Menu JTA Search

Soviet Representative at Peace Conference Opposes International Court of Human Rights

SIGN UP FOR THE JTA DAILY BRIEFING

Leaders of central Jewish organizations who last week submitted a joint memorandum to the Peace Conference on Jewish rights in European countries, held a closed meeting tonight following the indication today by Dmitri Z. Manuilsky, head of the Soviet Ukrainian delegation, that the Soviet Union would oppose the establishment of an International Court of Human Rights as suggested by Herbert V. Evatt, the Australian representative.

In opposing the suggestion of the Australian Minister for External Affairs, Manuilsky today quoted from the United Nations Charter the text of article 2, paragraph 7, which reads: “Nothing contained in the present Charter shall authorize the United Nations to intervene in matters which are essentially within the domestic jurisdiction of any State, or shall require the members to submit matters to settlement under the present Charter.”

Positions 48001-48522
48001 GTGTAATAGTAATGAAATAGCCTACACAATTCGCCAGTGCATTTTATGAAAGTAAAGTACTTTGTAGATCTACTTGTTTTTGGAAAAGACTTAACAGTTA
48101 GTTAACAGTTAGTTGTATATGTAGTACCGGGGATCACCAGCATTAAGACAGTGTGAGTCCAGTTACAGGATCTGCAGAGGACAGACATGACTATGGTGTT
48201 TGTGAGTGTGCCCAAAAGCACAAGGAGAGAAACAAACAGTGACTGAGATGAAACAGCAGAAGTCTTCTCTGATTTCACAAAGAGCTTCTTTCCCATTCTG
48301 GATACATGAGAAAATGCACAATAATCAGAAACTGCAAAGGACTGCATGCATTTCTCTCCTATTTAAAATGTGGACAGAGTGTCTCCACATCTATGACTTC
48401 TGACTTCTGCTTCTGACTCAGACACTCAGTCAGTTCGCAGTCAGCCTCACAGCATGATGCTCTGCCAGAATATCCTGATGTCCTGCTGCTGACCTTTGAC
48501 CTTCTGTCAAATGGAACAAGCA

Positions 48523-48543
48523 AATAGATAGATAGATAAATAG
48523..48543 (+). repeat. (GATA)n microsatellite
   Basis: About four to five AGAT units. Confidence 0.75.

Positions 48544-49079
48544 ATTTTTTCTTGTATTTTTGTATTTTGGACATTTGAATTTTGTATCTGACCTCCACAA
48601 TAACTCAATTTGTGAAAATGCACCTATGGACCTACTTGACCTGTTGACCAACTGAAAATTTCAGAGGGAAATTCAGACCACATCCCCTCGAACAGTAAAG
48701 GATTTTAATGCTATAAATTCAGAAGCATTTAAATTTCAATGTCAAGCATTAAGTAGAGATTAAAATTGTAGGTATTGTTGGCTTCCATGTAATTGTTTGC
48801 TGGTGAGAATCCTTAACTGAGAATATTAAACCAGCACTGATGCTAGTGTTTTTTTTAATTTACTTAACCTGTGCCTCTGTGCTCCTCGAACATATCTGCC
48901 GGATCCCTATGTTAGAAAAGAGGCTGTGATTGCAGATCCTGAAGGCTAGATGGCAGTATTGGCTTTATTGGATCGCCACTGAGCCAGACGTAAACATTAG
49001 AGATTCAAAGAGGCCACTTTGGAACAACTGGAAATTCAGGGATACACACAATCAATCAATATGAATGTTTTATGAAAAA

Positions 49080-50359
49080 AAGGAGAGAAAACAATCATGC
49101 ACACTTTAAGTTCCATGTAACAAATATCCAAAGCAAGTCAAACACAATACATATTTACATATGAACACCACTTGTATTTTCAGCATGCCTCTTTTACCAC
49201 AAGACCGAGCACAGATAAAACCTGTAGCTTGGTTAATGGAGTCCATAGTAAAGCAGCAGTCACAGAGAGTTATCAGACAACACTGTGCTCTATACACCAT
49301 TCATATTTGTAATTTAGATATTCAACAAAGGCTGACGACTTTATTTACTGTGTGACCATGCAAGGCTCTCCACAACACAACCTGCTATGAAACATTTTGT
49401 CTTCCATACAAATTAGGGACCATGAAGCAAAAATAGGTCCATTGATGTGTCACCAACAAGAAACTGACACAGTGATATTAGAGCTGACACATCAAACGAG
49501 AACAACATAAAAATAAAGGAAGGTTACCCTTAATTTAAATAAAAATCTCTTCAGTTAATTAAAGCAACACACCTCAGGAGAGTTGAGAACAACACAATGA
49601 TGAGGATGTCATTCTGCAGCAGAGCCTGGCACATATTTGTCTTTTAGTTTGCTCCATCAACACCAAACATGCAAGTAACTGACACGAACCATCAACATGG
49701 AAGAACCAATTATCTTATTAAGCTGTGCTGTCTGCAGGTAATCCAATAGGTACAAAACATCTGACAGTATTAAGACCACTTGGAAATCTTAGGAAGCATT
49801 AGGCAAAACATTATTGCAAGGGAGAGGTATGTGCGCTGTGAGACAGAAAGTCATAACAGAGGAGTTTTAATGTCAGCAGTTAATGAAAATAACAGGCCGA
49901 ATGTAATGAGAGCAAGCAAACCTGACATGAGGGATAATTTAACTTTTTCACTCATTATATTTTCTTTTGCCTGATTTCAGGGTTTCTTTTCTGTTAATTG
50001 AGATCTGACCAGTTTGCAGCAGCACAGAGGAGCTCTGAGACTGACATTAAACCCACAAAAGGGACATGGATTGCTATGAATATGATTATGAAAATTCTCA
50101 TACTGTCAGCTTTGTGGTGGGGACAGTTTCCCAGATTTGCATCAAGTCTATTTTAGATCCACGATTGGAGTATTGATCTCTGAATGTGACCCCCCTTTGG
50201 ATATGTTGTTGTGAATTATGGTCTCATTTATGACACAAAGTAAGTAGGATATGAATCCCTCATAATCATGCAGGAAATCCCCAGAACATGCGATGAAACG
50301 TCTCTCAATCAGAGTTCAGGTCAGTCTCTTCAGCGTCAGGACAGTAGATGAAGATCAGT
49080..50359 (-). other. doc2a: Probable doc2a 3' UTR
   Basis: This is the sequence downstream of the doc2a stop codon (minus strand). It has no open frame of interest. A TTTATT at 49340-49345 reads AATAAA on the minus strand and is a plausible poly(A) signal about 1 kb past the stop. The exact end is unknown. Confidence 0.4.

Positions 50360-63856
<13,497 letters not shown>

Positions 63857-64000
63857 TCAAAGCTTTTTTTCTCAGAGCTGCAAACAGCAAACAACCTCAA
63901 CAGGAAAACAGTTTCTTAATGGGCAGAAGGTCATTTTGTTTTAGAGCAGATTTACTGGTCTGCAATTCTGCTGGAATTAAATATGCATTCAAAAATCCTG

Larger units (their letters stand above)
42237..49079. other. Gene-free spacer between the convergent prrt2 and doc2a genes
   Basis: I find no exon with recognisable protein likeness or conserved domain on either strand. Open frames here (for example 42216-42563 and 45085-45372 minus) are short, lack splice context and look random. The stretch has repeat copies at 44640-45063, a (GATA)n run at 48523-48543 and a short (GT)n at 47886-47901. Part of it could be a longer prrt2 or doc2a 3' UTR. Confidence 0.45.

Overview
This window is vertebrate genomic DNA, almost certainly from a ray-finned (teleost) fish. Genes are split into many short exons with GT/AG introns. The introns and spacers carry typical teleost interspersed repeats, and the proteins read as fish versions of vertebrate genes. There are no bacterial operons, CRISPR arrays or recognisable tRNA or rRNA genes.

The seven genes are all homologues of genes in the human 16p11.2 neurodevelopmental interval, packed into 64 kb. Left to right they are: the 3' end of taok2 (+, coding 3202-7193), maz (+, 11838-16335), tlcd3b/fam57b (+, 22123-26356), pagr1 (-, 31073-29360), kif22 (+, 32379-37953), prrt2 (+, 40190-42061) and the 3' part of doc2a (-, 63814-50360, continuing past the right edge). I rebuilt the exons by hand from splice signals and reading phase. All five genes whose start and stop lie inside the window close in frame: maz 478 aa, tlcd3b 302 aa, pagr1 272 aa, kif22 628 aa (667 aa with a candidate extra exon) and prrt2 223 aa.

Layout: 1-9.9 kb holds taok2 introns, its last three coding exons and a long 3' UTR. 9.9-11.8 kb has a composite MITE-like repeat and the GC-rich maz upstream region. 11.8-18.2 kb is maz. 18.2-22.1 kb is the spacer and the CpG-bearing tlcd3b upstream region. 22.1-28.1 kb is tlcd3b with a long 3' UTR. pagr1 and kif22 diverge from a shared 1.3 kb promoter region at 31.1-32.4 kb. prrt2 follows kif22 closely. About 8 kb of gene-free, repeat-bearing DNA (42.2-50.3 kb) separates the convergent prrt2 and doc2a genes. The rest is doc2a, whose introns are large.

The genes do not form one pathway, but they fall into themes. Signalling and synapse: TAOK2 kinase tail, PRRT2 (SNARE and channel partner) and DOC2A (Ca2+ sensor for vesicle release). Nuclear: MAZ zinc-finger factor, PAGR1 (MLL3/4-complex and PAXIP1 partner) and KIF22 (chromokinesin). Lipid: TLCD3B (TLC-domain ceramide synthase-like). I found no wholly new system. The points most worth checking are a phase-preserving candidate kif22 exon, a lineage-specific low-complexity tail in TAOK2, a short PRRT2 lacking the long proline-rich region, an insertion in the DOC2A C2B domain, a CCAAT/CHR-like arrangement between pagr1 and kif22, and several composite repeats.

The head of the Ukrainian delegation made his statement during a discussion today by the Political and Territorial Commission for Italy of the preamble of the draft treaty. An Australian amendment to the preamble urged the guaranteeing “to all persons in the territories affected by it of human rights and fundamental freedoms, without distinction as to race, sex, language or religion.” Discussion of the amendment was postponed until several articles of the treaty draft touching upon the problem can be collated and debated.

Meanwhile, Andrei Y. Vishinsky, Soviet Deputy Foreign Minister, indicated today that he intends to take part in the debate on the question of human rights when Article 72 of the Italian draft treaty is discussed. This question will figure even earlier in the discussions of paragraphs 13 and 14 of the draft treaty. A United States proposal says that the state to which territory is transferred will secure the fundamental rights and freedoms to all persons within the territory.

NEXT STORY